Whenever a new smartphone debuts, a thorough analysis of specs always follows, but a strange new anomaly has crept up. Gone are the days when chipsets and RAM were the foremost measures of a good smartphone, as now the camera setup plays just as important a role.
The Samsung Galaxy A5 (review) for example is evidence of that, as this mid-range smartphone had some enviable internal components. But its true standout was the 13 MP primary camera sported on the rear. It therefore seems like camera quality is becoming just as, if not a more important consideration in the mind of users, especially if they have a penchant for social media like Twitter and Instagram. As such, an accessory like Olloclip's new 4-in-1 Photo Lens is becoming a far more intriguing prospect. This particular model is designed for the iPhone 6 and 6 Plus in particular, so I've put it through its paces to see whether the R1 000 asking price is warranted.
For that amount of money, you need to get a lot from an accessory. To that end, the Olloclip offering serves up two removable lenses, each with two different lens setups (bringing the total to four). Although users are able to fit either lens to the front or rear camera, the wide-angle lens is best suited to attaching to one's rear mounted primary camera. The unscrewing of the wide-angle lens reveals a 10X Macro one, designed for extreme close ups, and picking up all kinds of nuanced detail. The lens up front is fisheye one, and certainly provides an interesting perspective when photographing single objects against large backgrounds. Removing the fisheye lens will display a 15X Macro lens, which too is used for extreme close ups.
The standard lenses (wide-angle and fisheye) proved easy to use, as was the initial setup of the Olloclip, as it clicks neatly into place. That being said, when using the front facing camera, some slight adjustments were often needed to get the vignette completely centred. There also seemed to be a some slight screen dullness once the Olloclip was attached, which meant that images would look less well lit than was the actual case.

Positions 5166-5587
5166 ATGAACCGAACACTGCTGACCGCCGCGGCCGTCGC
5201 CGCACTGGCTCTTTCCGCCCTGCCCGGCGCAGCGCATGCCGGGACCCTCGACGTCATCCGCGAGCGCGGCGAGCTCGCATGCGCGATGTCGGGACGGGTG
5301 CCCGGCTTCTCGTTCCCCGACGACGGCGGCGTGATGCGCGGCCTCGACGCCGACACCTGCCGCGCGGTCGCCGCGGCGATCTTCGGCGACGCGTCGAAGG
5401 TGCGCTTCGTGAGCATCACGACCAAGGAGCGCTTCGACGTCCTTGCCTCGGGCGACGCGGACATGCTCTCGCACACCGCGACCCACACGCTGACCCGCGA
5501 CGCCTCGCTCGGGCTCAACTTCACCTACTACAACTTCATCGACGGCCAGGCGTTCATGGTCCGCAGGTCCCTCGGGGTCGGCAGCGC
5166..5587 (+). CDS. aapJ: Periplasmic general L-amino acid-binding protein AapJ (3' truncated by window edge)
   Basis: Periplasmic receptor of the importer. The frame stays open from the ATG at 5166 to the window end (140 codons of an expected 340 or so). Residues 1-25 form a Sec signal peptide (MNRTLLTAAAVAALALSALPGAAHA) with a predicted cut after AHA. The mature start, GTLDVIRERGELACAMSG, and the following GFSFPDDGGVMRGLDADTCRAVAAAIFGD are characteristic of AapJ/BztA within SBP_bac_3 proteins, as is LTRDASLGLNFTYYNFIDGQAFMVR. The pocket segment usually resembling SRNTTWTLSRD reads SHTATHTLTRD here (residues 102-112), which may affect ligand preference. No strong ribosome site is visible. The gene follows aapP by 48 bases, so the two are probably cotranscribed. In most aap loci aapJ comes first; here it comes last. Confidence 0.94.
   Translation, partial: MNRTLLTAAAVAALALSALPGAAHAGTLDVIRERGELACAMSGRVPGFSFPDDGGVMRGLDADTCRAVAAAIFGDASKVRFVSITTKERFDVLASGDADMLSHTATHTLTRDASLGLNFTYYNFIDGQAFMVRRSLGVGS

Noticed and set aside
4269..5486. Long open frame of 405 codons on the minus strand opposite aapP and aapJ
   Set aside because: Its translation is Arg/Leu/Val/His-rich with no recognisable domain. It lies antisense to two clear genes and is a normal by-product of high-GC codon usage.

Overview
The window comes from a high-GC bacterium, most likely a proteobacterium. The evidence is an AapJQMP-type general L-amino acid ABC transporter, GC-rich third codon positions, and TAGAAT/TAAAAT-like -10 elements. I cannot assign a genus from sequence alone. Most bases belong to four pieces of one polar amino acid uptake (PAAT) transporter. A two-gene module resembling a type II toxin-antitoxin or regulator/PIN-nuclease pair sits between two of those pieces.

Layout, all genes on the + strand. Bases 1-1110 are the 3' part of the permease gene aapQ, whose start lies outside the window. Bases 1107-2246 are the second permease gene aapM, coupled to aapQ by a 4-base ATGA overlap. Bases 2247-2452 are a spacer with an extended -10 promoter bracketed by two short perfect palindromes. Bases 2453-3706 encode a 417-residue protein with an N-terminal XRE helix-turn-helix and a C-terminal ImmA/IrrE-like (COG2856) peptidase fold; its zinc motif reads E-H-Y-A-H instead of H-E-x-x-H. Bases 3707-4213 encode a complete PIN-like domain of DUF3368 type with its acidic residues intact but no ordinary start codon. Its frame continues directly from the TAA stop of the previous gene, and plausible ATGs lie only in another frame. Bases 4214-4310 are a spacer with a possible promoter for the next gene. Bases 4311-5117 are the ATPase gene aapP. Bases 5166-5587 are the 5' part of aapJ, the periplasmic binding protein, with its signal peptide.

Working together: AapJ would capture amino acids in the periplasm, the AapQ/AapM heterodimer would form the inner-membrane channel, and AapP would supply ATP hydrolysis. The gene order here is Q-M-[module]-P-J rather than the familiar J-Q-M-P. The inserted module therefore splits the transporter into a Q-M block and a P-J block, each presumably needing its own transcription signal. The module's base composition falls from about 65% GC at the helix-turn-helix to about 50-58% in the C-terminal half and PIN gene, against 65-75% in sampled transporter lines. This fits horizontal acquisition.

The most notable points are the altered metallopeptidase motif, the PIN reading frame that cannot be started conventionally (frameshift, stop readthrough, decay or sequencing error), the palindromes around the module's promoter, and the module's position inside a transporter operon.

Dullness aside, the images captured looked quite interesting, and certainly felt far more appealing to use than simply slapping on a filter post-shot in editing to get a desired result. The macro lenses proved a little tricky to come to grips with at first, as a steady hand and constant distance adjustment was required to capture the ideal shot.
When you're not clipping on this accessory, Olloclip have provided a neat looking holder and lanyard, for users to wear around their neck. Also included are two lens caps, which we'd highly recommend making use of as the lenses often pick up unsightly fingerprint smudges while handling.
Standard iPhone 6 (left), Wide Angle Olloclip (right).
Standard iPhone6 (left), 10X Macro Olloclip (right).
In terms of image quality and and usefulness as a photography tool, the Olloclip is solid, but does not necessarily hold sway over the conventional 8 MP iSight camera that the iPhone 6 and 6 Plus utilise.
That being said, it is a nice accessory to have, especially when lugging around a compact camera can be avoided. At R1 000 though, the Olloclip is a tad expensive, and becomes a bit of hard sell to the amateur smartphone users.
Instead, this accessory seems ideally suited to those users who are constantly snapping away with their smartphone, more specifically those wishing to add different angles and effects to their Instagram repertoire. If however you're happy with the performance of your iPhone 6 (as you probably should be), then Olloclip may not be for you.